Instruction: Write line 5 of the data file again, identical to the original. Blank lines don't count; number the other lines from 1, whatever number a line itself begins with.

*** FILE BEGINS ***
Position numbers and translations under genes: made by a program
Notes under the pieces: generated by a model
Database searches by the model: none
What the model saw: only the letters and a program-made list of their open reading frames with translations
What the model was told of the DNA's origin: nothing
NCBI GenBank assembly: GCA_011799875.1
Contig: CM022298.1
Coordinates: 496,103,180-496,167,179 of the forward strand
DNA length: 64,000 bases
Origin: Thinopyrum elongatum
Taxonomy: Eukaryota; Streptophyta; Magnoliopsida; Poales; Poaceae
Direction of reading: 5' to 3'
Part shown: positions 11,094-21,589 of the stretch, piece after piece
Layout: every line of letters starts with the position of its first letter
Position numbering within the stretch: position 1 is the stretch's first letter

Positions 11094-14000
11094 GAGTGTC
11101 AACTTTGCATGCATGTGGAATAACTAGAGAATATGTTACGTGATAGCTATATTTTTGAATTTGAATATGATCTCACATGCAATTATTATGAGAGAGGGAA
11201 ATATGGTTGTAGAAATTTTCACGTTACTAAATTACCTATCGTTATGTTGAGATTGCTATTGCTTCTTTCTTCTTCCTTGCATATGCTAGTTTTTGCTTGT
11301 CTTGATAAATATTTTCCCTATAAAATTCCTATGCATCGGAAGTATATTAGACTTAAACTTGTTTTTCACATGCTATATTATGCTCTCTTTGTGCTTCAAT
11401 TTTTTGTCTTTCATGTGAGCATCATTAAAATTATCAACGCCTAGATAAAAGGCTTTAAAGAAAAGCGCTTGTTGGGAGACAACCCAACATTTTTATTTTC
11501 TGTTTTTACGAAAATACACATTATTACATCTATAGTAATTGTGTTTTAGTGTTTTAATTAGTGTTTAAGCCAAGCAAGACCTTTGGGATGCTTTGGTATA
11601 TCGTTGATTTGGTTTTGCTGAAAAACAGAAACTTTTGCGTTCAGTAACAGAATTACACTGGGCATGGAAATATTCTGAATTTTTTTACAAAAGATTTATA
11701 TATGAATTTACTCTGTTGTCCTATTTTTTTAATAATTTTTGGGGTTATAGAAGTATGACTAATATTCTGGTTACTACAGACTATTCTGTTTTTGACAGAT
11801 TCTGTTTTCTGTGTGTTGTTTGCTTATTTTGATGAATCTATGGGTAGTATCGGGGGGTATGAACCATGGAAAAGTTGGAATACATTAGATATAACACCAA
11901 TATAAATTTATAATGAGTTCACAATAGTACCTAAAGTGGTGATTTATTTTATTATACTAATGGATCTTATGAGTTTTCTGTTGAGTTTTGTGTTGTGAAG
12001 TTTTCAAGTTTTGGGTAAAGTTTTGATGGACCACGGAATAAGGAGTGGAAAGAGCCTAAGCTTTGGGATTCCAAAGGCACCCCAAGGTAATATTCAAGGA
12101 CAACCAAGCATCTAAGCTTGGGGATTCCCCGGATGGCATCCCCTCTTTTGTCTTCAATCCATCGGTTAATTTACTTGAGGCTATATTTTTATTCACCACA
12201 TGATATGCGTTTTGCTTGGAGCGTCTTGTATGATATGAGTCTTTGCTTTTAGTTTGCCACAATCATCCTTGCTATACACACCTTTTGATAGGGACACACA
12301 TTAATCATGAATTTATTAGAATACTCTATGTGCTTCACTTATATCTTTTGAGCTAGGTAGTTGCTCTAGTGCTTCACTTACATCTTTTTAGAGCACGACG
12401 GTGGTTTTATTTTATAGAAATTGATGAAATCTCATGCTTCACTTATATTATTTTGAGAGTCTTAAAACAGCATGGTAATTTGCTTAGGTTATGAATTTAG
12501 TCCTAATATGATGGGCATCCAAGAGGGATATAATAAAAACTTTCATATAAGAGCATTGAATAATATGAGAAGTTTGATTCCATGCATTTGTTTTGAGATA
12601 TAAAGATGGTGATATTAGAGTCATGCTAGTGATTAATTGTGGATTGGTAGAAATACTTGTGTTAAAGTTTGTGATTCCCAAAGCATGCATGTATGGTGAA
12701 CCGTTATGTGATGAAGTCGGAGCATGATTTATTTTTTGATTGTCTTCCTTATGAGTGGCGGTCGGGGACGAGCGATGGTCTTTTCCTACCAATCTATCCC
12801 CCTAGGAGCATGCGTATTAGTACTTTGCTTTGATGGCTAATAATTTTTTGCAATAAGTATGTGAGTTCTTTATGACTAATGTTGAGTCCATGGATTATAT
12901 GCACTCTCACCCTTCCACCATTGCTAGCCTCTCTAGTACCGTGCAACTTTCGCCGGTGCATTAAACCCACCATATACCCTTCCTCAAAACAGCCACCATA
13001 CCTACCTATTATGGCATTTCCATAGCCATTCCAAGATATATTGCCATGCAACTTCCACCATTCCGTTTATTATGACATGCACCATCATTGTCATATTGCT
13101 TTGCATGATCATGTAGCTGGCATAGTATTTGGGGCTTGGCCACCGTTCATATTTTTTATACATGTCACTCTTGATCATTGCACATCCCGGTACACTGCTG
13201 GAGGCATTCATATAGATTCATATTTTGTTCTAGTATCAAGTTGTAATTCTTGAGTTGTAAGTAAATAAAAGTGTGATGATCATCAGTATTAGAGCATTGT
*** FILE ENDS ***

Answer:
What the model was told of the DNA's origin: nothing